Bolton may have known about Devin Nunes and that's why he didn't want to testify in the House: Ex-Republican Rep.
Rep. Devin Nunes (R-CA) rants at House impeachment hearings (Screen cap).

One of the strange comments from former national security adviser John Bolton was that he was willing to testify before the Senate but not the House. Democrats had no knowledge or expectations of what Bolton would say, though his story is now being slowly leaked from excerpts of his manuscript. It prompted speculation from former Florida Republican Rep. David Jolly during an MSNBC discussion Friday.

MSNBC host Nicolle Wallace explained that she thought the House managers did an exceptional job, but who disgraced the Republicans was Rep. Devin Nunes (R-CA).

"I mean, is it possible that John Bolton just didn't want to sit in front of Devin Nunes, who may be another thug, another Lev Parnas figure in the entire smear campaign?" Wallace asked.

"Yeah, but I think we're going to find out that Bolton knew some of what Nunes was doing," said Jolly. "Maybe that's why he didn't want to testify. But I'll tell you, Nicolle, it struck me, the more we talk about John Bolton, and this reporting today from the New York Times, that Bolton was in the room and Bolton knew about this. You know who else was in the room at one point, and learned the same things? The whistleblower. And he went to Congress. You know who else? Lt. Col. Vindman. And he went to Congress. Fiona Hill, went to Congress."

He went on to say that Bolton has got to do the same because it's the only way his story can be entered into the record.

When it came to the way the White House ran the impeachment, Jolly explained the political fallout for Senators is going to be brutal whether they go on the record or not.

"The president and his team never created room for Republicans on the Hill to be reasonable," Jolly continued. "And what will be interesting -- you know apparently what is driving the delay is Senators want to be able to go on the record. And that happened on the House, they opened the floor up for two days and any member who wanted to speak, they let them speak. So, I think what we're seeing is, if you didn't have this delay then the senate record would only be the presentation and the written questions. So, this allows senators to speak It will be telling because we all are gleaning some of the perspectives now from written statements of the senators. Marco Rubio said, just because a president engages in an impeachable behavior doesn't mean you should remove him from office."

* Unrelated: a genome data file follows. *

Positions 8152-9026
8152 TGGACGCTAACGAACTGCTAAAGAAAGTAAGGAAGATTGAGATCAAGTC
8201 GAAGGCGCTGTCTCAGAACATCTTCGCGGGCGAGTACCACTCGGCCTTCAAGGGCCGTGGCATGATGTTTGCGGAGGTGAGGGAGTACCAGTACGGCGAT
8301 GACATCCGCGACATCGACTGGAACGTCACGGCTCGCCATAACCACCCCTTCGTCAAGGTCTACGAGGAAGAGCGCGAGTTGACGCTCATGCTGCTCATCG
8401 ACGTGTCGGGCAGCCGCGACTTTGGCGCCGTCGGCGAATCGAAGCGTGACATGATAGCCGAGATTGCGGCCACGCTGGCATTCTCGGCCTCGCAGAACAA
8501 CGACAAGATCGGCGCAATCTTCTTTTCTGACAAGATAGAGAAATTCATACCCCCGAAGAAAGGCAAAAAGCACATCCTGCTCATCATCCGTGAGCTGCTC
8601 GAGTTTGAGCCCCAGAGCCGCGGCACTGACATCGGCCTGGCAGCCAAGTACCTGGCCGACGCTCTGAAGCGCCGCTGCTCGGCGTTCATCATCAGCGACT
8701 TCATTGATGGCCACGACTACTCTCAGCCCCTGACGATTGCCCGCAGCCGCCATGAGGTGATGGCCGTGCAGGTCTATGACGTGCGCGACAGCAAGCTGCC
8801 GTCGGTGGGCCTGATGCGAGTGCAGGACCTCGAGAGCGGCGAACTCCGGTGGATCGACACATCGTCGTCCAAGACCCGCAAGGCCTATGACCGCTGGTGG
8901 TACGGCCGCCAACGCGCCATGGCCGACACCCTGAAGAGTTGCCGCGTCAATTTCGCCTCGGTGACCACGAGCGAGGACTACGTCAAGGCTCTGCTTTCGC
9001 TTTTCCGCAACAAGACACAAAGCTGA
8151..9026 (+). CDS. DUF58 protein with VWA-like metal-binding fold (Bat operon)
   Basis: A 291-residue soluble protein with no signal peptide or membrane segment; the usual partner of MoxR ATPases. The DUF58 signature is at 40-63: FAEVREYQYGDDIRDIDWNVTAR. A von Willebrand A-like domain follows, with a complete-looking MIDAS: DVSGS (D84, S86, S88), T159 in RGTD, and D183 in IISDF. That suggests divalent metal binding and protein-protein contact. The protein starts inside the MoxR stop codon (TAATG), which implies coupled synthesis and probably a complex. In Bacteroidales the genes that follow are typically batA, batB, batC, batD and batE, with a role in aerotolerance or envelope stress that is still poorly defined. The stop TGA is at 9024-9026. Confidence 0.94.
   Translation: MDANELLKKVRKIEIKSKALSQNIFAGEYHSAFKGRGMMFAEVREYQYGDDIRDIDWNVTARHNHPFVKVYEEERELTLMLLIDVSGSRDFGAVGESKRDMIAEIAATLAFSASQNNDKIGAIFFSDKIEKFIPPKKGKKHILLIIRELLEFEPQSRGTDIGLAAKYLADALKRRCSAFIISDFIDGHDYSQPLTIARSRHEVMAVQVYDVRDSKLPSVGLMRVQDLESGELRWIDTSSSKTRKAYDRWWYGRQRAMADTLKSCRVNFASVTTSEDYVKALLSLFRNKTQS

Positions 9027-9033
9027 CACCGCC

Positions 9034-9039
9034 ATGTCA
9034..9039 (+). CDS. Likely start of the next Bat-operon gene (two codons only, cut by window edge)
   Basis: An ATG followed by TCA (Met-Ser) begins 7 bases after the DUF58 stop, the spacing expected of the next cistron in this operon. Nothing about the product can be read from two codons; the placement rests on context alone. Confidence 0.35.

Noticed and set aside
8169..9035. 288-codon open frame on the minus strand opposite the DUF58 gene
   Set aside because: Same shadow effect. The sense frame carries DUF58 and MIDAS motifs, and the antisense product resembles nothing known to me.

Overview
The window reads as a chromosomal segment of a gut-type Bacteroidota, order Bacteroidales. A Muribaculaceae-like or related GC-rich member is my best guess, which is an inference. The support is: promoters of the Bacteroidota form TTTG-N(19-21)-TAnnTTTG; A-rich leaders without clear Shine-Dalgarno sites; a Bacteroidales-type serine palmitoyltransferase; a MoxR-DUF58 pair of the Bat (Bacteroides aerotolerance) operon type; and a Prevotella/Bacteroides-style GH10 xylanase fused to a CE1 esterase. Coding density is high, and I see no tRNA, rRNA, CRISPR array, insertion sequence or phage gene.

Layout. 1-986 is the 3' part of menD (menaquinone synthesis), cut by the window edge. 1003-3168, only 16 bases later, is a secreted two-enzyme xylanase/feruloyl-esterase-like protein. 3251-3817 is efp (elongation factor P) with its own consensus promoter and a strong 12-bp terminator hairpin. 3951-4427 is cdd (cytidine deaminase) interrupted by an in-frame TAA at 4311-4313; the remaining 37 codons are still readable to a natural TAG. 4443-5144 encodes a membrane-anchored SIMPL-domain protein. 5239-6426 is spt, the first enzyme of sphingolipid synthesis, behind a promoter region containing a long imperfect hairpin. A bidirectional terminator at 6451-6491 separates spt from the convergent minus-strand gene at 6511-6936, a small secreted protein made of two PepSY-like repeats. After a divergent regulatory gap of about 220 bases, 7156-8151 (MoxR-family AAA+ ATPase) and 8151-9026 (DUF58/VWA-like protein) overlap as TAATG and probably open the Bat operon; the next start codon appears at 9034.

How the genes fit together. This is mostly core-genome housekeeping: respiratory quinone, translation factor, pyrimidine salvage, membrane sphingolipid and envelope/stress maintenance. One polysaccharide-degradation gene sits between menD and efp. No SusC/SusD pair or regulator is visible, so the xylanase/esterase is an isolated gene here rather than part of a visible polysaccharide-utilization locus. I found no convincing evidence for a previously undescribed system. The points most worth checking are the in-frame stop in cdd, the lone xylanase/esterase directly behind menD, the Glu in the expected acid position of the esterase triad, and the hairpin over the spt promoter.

Jolly went on: "I think [Lisa] Murkowski (R-AK) surprised a lot of people because she said it's the House's fault that this process has become so corrupt we can't prove. Even [Rob] Portman (R-OH) kind of took his ding at the House. So, I think what we're seeing is some of the initial statements is, nerves are kind of, they're raw right now."

"What's so interesting is that this is arguably the worst case of what Bolton has had to say yet," said former federal prosecutor Joyce Vance about the revelations released from the Bolton book.

Vance also quoted John Kelly's latest statements saying that it wasn't a real trial because Senators shirked their duties.

"In addition to shirking their duties, they're assuming a lot of risk," she explained. "They don't know how bad it gets. It may be that at this point, sticking with Donald Trump is worse for your reelection chances than this modest vote to hear from witnesses."

Wallace said that it's become political suicide for Republicans and that Senate Majority Leader Mitch McConnell (R-KY) set his caucus up to fail.

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